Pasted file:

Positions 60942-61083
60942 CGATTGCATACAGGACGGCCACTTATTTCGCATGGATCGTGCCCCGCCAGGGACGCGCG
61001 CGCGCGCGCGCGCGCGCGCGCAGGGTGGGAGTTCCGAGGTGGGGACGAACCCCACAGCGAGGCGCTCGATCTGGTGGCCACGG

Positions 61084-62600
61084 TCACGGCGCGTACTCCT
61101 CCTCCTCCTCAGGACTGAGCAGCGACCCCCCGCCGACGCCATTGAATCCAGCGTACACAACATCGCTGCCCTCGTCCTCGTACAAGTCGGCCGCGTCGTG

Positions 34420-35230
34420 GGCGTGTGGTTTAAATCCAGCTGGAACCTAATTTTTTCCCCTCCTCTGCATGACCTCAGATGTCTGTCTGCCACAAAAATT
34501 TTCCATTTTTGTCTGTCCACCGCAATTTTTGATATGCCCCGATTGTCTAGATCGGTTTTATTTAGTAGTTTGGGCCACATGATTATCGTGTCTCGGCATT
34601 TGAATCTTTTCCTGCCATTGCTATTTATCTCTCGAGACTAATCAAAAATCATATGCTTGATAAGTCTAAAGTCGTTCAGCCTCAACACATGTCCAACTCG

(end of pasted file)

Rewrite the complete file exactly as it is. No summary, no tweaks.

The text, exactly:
Positions 60942-61083
60942 CGATTGCATACAGGACGGCCACTTATTTCGCATGGATCGTGCCCCGCCAGGGACGCGCG
61001 CGCGCGCGCGCGCGCGCGCGCAGGGTGGGAGTTCCGAGGTGGGGACGAACCCCACAGCGAGGCGCTCGATCTGGTGGCCACGG

Positions 61084-62600
61084 TCACGGCGCGTACTCCT
61101 CCTCCTCCTCAGGACTGAGCAGCGACCCCCCGCCGACGCCATTGAATCCAGCGTACACAACATCGCTGCCCTCGTCCTCGTACAAGTCGGCCGCGTCGTG

Positions 34420-35230
34420 GGCGTGTGGTTTAAATCCAGCTGGAACCTAATTTTTTCCCCTCCTCTGCATGACCTCAGATGTCTGTCTGCCACAAAAATT
34501 TTCCATTTTTGTCTGTCCACCGCAATTTTTGATATGCCCCGATTGTCTAGATCGGTTTTATTTAGTAGTTTGGGCCACATGATTATCGTGTCTCGGCATT
34601 TGAATCTTTTCCTGCCATTGCTATTTATCTCTCGAGACTAATCAAAAATCATATGCTTGATAAGTCTAAAGTCGTTCAGCCTCAACACATGTCCAACTCG